Sunday, July 19, 2009

I'm sorry

Ned's recent blog post got me to thinking as he blogged about his old friend - homophobia.

True confession: I was once a homophobe. Mind you, I wasn't going around spouting anti-gay epitaphs, I was much more subtle in my disdain for homosexuals. But, I was a homophobe just the same, consider

  • I would tell the occasional gay joke that usually played upon gay stereotypes.
  • I bought into the idea that gays were destroying the institution of marriage
  • I once volunteered in California to go door to door soliciting votes for a ballot initiative against gay marriage.
  • I openly rejoiced with others when the U.S. Supreme court ruled in favor of the Boy Scouts of America and their right to dismiss gay scouts and scouters.
Although, to be fair, I wasn't a complete neanderthal with my homophobia
  • I had a "live and let live" philosophy on life. What two people did behind closed doors was their business, not mine. I just didn't want them to be in my face about it.
  • Although I was in favor of the Supreme court decision regarding the BSA, I felt a better decision would have been to leave it up to the chartering organizations if they were going to allow gay scouts/scouters. That is, let organizations, like the LDS church, forbid it in their units, but allow other chartering organizations to set their own rules. In fact, I still feel this way.
  • Although I was against gay marriage, I would have begrudgingly accepted civil unions as a compromise solution
But, in the midst of this homophobia, I was faced with some hard to swallow facts
  • My eyes were always drawn to cute guys
  • Erotic dreams were always of the homo variety
  • My occasional lapses into pornography was always of gay content
Thinking back, it boggles my mind that I was able to remain in complete denial for so long. I knew I was attracted to guys - but I wasn't gay. It was simply my cross to bear, the thorn in my side, my dirty shameful secret I was prepared to take with me to the grave.

But everything is different now. I have finally accepted that

being attracted to guys = gay

I'm working hard to overcome the shameful feelings for being gay - and I have made progress on that front.

But, there is another shame I don't know if I'll ever be able to overcome. Not for being gay, but for hating gay - the things I did, the attitude I had, the disdain I felt for the family I didn't know I had. And, I can't help but wonder who I hurt in my blind contempt, having been totally oblivious to their pain.

And for that, I am truly sorry.

Is there anything I can do to make up for a life time of homophobia?

Somehow, blogging anonymously about being gay just doesn't seem to cut it.


Bravone said...

Abe, we carry enough shame that adding another shame to the pile won't help. Most of us, at least older ones, have gone through the same phase. Society and its understanding of homosexuality has changed dramatically since we were younger. Heck, people were still naming their kids Gay when we were younger!

You are a good man. You have a big heart. Don't fret about the past.

Philip said...

Yes, there is something you can do to make up for your homophobia.

Make sure as a teacher that you do everything you can comfortably do to stop homophobia in your classroom and on the schoolgrounds.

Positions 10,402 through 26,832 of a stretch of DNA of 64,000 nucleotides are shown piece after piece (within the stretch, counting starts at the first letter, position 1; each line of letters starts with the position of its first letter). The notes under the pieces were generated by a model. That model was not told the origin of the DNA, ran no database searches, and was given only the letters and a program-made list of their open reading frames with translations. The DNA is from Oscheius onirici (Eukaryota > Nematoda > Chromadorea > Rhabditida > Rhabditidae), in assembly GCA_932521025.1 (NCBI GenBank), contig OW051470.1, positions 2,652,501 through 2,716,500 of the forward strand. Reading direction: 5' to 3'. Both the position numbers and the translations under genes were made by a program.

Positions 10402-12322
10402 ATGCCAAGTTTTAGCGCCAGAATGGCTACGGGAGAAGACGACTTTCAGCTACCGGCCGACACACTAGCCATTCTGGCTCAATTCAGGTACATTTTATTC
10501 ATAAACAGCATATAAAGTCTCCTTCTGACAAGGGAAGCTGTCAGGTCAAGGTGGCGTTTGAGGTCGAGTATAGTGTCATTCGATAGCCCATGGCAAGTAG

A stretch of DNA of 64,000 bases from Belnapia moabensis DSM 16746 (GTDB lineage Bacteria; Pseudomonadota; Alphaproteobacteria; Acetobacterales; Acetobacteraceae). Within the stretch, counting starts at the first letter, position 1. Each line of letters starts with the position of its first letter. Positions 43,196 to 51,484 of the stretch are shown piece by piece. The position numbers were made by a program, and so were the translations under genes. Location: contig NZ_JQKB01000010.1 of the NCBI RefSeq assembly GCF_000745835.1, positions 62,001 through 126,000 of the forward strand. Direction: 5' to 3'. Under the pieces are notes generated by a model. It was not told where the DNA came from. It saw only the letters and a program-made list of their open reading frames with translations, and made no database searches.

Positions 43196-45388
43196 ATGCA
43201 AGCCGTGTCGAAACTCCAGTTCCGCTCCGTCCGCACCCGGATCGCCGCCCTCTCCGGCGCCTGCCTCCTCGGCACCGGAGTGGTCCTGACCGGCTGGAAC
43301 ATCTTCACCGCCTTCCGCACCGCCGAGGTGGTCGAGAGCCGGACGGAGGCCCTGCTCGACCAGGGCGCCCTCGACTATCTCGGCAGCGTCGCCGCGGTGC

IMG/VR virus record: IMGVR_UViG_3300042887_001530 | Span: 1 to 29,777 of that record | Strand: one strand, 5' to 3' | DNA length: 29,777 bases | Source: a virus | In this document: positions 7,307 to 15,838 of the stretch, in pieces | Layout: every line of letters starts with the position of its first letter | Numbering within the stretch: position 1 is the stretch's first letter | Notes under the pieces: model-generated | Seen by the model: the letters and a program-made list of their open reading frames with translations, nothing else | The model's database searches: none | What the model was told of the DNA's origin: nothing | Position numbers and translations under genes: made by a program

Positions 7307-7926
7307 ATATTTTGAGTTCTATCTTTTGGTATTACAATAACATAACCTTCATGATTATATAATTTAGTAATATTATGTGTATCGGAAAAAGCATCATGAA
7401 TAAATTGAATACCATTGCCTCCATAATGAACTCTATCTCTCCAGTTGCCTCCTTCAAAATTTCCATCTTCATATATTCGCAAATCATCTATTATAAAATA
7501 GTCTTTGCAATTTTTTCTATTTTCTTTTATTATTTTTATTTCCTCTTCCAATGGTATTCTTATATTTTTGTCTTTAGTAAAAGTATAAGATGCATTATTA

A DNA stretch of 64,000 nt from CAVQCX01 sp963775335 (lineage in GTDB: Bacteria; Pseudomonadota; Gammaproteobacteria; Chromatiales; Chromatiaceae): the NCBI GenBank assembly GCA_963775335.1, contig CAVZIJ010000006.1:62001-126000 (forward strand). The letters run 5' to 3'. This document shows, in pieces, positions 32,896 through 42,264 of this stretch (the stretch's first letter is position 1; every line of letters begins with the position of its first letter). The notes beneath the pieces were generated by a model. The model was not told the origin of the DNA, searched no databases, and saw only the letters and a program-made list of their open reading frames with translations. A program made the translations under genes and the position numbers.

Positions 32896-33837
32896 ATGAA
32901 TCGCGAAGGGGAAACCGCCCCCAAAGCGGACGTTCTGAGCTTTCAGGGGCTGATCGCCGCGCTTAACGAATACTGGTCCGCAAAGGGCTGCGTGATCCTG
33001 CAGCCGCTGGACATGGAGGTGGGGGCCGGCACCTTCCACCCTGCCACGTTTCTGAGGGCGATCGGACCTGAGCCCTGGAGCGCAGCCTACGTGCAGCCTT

There will be three main groups you will be helping by doing this(actually four):
a) gay kids - even those years off from acknowledging it.
b) straight children of gay parents
c) gay teachers
d) homophobic young people

Now I am not going to tell you how to stop homophobia in schools (though I have some ideas) because I am not the expert - GLSEN is.

GLSEN can show you the many things teachers can do from the very basic to the more substantial that might require more confidence in dealing with this topic then you currently.

In other words, there are easy things that every teacher can do and there are things that as a teacher you can strive for.

Also, GLSEN provides step-by-step guides on how to deal with everyday school situations.

So make up for the past by working for a better future.


Philip said...

I think it's difficult to get rid of the last remnants of internalized homophobia.

What I am trying to say is that I don't think any of us are totally off the hook.

Well maybe those that live openly gay lives so have had to face their homophobia head on.

There are some areas I am still homophobic about.

For instance, when I walk into a Church, I don't feel welcome and there is nothing making me feel unwelcome except me.

In other areas I have worked hard to get comfortable with my sexuality yet homophobia still shows up usually when least expected.

For instance, children. I no longer feel gay people are harmful to children. I use to feel anxious about gay people showing any kind of affection around children. But I can't say I am no longer homophobic when it comes to kids because I have never really put it to the test.

I think children is one area where a lot of gay adults are very homophobic.


TGD said...

I like what Philip said about children stuck a cord with me. I spent decades fretting over my personal homophobia in that I was a harm to children.

I too had become a homophobe in ways similar to you.

Nonetheless, it's in the past.

There is no sense holding on to to the shame. I forgive myself for not knowing any better, I forgive myself for the bad things I have said, I forgive myself for the horrible hatred I used to harbor toward other people and myself.

I'm no longer "that" person anymore.

I also like what Philip had to say about ways to make up for your homophobia. Turning it outward and supporting and educating. It's service. Giving service has an amazing power to heal yourself as well as those you serve.